Alpine Lunix IDS – Snort no Suricata

So I was trying to get directions on how to install and configure Suricata on the Alpine flavor or Linux on the Raspberry Pi B+ model that is my DMZ services platform. I’d settled on Suricata as somewhat better than the older Snort. For some “odd reason” my searches were coming up empty. (Well, really, full of irrelevant and orthogonal crap…)

Eventually I just tried it.

dnspi:/home/chiefio# apk add suricata
ERROR: unsatisfiable constraints:
  suricata (missing):
    required by: world[suricata]

Oh Dear, no target for “suricata”. It isn’t built on Alpine. Digging further, I found a reference to a problem with one of the musl libraries causing a build fail.

http://forum.alpinelinux.org/forum/installation/problem-compiling-software-because-musl-toolchain-cpusett-issue

Sat, 2014-07-26 13:37

I am compiling suricata; I get error at reputation.c using util-affinity.c util-affinity.h, the cpu_set_t typedef is not set or correct #include or something;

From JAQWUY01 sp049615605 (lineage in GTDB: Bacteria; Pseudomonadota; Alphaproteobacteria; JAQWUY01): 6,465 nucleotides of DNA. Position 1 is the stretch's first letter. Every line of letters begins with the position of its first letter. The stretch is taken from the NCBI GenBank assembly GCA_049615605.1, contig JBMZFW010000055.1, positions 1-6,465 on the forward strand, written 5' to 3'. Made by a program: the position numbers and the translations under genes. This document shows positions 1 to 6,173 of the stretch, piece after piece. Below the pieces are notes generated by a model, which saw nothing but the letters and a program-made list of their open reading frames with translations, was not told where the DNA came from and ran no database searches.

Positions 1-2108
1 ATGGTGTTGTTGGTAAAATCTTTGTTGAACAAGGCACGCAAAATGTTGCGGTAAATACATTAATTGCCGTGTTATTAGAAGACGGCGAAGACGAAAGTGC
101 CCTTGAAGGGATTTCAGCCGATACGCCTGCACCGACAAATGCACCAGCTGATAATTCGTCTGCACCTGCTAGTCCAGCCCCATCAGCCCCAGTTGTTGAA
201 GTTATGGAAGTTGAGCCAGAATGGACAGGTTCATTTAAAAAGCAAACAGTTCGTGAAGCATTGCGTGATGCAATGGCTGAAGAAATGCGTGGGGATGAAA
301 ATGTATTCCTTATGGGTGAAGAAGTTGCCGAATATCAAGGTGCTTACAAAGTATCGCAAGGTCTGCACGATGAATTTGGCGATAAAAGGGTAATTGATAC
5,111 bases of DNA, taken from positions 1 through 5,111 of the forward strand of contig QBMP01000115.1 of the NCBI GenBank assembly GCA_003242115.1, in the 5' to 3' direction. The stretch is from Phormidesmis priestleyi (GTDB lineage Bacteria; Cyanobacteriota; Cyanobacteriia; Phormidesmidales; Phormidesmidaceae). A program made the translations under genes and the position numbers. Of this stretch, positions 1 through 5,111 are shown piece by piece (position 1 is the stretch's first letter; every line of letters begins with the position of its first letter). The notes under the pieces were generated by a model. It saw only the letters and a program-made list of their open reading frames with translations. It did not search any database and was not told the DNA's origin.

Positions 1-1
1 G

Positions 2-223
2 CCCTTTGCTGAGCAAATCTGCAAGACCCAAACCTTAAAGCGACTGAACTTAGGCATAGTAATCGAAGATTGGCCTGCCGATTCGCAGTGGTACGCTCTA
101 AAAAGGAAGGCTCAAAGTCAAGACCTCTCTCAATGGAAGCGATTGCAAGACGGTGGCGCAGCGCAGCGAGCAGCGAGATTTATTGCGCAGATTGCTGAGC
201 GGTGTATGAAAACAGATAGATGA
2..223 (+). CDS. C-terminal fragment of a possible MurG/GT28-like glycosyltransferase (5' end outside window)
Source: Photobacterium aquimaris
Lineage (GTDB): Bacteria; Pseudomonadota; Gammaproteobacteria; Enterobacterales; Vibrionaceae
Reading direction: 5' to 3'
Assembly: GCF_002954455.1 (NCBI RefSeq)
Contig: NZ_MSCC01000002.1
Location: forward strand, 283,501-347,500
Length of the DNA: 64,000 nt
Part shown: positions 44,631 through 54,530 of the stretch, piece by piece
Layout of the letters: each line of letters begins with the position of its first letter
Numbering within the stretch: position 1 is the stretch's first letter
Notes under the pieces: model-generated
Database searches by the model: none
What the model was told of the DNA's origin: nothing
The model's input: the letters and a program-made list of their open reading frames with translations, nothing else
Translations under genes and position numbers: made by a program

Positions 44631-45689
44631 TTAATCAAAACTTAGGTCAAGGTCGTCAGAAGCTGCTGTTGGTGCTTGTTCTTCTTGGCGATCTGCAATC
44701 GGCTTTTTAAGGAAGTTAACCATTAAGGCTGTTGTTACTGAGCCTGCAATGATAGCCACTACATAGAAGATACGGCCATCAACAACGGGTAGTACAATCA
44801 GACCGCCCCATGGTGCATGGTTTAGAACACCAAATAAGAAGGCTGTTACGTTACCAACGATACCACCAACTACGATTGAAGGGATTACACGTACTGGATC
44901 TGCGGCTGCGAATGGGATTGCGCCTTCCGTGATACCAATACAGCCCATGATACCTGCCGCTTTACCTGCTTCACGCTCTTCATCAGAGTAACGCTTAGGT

cpu_brio_iniit
cpu_prime_init

#define cpu_set_t cpuset_t

#include

I beileve it is because of use of msul usage in Alpine. I need the correct compile time falgs, and libraires to configure and complie suricata.

Second, I compiled xombrero browser from github, It compiles alright but I get segmentation fault as it opens and closes.

Can somebody make suricata and xomberero for Alpine Linux x86-64

Thanks.

This is a relatively common kind of error. Programmers work in a context, a ‘programming environment’. Once the thing works, they feel they are done. Management asks “Does it work?” and when the answer is “Yes”, they move resources to another task. Lost in the shuffle is “Work in ALL environments?”.